The National Hospital Ambulatory Medical Care Survey (NHAMCS) includes data on utilization and care provided in hospital emergency and outpatient departments and in ambulatory surgery centers. The hospital component of the survey includes data from a national probability sample of visits to emergency and outpatient departments and to ambulatory surgery facilities in non-institutional hospitals in all 50 States and the District of Columbia. The freestanding ambulatory surgery component includes data from a national probability sample of visits to ambulatory surgery centers in all 50 States and the District of Columbia. Data include demographic characteristics of patients, expected source(s) of payment, patients' complaints, diagnoses, diagnostic/screening services, procedures, medication therapy, disposition, types of providers seen, causes of injury (emergency department and ambulatory surgery center only), and certain characteristics of the facility, such as geographic region and metropolitan status. See Appendix 3 for additional information on NHAMCS. Investigators using this dataset include Lee et al.(28), Lewis et al.(30, 31), Okunseri et al.(32-36), Wall(29),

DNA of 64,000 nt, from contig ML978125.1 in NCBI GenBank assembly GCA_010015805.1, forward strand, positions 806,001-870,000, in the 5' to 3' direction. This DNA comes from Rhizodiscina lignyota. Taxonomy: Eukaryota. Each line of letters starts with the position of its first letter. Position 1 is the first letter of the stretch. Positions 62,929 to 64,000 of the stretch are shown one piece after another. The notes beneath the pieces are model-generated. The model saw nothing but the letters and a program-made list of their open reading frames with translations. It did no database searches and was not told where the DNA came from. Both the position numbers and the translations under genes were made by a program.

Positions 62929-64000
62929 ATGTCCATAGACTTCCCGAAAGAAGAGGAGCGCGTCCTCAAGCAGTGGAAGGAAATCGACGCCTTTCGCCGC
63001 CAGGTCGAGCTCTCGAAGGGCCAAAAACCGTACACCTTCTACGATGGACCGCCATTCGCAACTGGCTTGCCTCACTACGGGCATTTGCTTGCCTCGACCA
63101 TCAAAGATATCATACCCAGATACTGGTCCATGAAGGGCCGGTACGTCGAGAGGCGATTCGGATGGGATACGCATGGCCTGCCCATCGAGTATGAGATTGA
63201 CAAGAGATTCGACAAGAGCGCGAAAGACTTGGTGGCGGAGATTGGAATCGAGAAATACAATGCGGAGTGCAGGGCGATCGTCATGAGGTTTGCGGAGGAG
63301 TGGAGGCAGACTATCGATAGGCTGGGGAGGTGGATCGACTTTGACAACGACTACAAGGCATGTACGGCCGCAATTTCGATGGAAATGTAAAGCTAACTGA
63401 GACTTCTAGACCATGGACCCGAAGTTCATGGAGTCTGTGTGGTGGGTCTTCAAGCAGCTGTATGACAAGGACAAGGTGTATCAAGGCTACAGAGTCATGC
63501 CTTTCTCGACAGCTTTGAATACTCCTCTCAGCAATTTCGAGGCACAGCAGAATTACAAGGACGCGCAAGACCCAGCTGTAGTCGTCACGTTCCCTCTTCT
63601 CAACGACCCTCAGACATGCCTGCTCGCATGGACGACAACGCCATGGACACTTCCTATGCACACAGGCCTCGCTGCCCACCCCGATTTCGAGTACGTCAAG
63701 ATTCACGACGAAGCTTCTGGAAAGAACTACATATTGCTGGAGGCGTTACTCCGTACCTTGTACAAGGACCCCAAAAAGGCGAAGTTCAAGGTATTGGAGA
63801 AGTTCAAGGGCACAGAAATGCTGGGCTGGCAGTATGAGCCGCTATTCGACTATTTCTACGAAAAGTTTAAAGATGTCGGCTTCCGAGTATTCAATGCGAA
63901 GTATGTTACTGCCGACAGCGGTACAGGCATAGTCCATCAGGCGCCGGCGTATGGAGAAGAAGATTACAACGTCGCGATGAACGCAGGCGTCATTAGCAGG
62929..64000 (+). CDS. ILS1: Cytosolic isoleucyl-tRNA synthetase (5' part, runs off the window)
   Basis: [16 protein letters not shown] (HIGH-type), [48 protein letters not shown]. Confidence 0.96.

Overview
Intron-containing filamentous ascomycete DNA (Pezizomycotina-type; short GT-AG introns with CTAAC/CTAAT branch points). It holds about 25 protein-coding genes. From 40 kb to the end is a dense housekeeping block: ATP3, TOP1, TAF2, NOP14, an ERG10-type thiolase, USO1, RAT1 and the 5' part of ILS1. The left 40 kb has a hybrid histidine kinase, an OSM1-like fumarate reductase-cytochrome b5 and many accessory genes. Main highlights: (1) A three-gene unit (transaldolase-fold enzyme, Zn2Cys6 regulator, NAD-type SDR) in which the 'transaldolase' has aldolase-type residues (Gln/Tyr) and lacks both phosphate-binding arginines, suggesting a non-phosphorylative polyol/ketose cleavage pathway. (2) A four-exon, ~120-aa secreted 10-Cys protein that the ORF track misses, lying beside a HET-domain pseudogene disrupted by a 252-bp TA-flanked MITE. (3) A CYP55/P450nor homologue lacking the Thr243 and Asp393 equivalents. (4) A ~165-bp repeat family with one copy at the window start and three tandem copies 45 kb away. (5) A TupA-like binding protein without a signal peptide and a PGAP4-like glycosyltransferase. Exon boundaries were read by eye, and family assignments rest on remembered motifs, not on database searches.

Other National Databases

Other national datasets containing relevant health and dental care utilization data, including use of EDs for care, have also been used to explore various research questions. Flores and Tomany-Korman analyzed 2003-2004 National Survey of Children’s Health to examine racial/ethnic disparities in health and dental care.(43)


State Level Data/Sources


Some investigators, especially those connected to SOHPs, are more interested in state level data. These data may vary by availability and the content of datasets. To the extent that data are available and consistent across states, and similar methodology is employed, comparisons among states can be made. A common source of state level data is the state’s emergency room discharge database (SEDD).

State Emergency Department Databases (SEDD)


The State Emergency Department Databases (SEDD) are part of the family of databases including software developed by the Healthcare Cost and Utilization Project (HCUP) The SEDD includes data on emergency visits at hospital emergency departments that do not result in hospitalization. Data on patients admitted to a hospital after an ED visit are included in the State Inpatient Databases (SID). The SEDD files include all ED patients regardless of payer, and include clinical and non-clinical data. Thirty-two states currently participate in SEDD. Further information on SEDD can be found in Appendix 4.

Other State Emergency Department Data Sources